from The American Heritage® Dictionary of the English Language, 4th Edition
- n. Any of an ancient breed of large strong dogs, probably originating in Asia and having a short, often fawn-colored coat.
from Wiktionary, Creative Commons Attribution/Share-Alike License
- n. One of several large breeds of dog (such as bulldogs and Saint Bernards), often used as guard dogs
from the GNU version of the Collaborative International Dictionary of English
- n. A breed of large dogs noted for strength and courage. There are various strains, differing in form and color, and characteristic of different countries.
from The Century Dictionary and Cyclopedia
- n. A variety of dog of considerable antiquity.
from WordNet 3.0 Copyright 2006 by Princeton University. All rights reserved.
- n. an old breed of powerful deep-chested smooth-coated dog used chiefly as a watchdog and guard dog
At the call the mastiff came up and looked inquiringly at his master.
A masty [mastiff] is handsomer to me than the most exact little dog that ever lady played withal.
The mastiff is a large, grave, sullen-looking dog, with a wide chest, noble head, long switch tail, bright eyes, and a loud, deep voice.
"And a magnificent animal he is!" remarked my grandfather; "but although a mastiff is the largest of dogs, I do not think it is as sensible as many others."
"And a magnificent specimen he is!" remarked my grandfather; "but although a mastiff is the largest and most imposing of the race, I do not think it is as sensible as many others."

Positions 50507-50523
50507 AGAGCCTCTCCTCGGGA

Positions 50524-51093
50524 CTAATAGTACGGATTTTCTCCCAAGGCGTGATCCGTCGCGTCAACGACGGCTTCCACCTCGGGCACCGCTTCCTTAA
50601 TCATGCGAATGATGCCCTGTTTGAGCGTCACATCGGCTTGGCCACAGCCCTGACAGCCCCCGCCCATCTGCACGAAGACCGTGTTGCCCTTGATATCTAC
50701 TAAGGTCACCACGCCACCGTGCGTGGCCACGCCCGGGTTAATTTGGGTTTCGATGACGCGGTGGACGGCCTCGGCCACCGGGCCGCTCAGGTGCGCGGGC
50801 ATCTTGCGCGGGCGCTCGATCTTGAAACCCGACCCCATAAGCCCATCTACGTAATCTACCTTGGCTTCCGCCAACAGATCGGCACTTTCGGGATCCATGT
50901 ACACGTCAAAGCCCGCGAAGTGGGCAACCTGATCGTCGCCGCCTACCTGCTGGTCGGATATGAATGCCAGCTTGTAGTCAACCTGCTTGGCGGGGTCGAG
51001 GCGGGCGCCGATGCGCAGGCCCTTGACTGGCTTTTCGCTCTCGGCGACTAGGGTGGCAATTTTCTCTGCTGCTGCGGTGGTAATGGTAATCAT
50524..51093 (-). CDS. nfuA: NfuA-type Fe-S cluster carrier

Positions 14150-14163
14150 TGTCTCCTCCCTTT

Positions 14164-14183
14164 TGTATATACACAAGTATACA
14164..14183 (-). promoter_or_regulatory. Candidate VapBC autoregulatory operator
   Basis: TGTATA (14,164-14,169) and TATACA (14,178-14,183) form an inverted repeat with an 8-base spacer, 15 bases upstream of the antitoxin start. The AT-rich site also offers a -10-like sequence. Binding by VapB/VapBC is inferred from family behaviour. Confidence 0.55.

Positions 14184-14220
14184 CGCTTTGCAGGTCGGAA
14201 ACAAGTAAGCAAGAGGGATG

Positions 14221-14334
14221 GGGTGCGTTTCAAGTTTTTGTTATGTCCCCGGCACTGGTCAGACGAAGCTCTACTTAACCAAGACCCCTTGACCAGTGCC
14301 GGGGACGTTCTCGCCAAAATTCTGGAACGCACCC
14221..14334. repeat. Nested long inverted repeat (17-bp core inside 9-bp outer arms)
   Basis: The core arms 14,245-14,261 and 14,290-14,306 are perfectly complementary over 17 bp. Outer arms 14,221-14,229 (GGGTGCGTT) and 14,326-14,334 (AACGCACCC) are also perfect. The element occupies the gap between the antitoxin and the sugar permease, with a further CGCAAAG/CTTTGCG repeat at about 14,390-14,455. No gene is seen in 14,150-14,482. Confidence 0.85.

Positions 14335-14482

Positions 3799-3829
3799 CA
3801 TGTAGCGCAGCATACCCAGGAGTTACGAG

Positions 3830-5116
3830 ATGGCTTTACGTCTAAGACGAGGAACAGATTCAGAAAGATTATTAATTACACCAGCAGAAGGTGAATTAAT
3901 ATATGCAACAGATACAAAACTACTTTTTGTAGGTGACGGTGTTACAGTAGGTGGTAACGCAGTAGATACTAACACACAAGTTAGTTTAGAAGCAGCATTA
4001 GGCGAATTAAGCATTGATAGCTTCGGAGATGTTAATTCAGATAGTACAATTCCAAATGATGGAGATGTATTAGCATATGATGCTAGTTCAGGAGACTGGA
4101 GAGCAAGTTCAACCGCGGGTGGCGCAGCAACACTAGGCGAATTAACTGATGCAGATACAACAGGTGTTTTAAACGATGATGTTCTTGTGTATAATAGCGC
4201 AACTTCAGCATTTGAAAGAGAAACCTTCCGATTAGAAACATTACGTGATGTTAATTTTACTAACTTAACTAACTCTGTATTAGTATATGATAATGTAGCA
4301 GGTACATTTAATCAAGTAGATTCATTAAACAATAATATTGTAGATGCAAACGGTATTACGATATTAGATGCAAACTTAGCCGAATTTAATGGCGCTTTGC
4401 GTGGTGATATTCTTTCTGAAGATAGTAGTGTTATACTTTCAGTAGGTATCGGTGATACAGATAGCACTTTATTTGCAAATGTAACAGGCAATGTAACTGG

She never had any children, and was not taxed with debauchery: "No man can say or affirm that ever she had a sweetheart or any such fond thing to dally with her;" a mastiff was the only living thing she cared for.
The mastiff is a good fighter, and can kill a wildcat, taking the necessary punishment well, as we found out when we once trapped one of these small lynxes.
The teeth -- those great friends of the closet naturalist, which help him to whole pages of speculation -- have enabled him to separate the beaver from the musquash, although the whole history and habits of these creatures prove them to be congeners, as much as a mastiff is the congener of a greyhound -- indeed, far more.
I certainly do not recall a mastiff attack on anyone in living memory, mainly because whilst they are huge dogs they are rare, normally gentle and require considerable funds to keep.
And I certainly do not recall a mastiff attack on anyone in living memory, mainly because whilst they are huge dogs they are rare, normally gentle and require considerable funds to keep.
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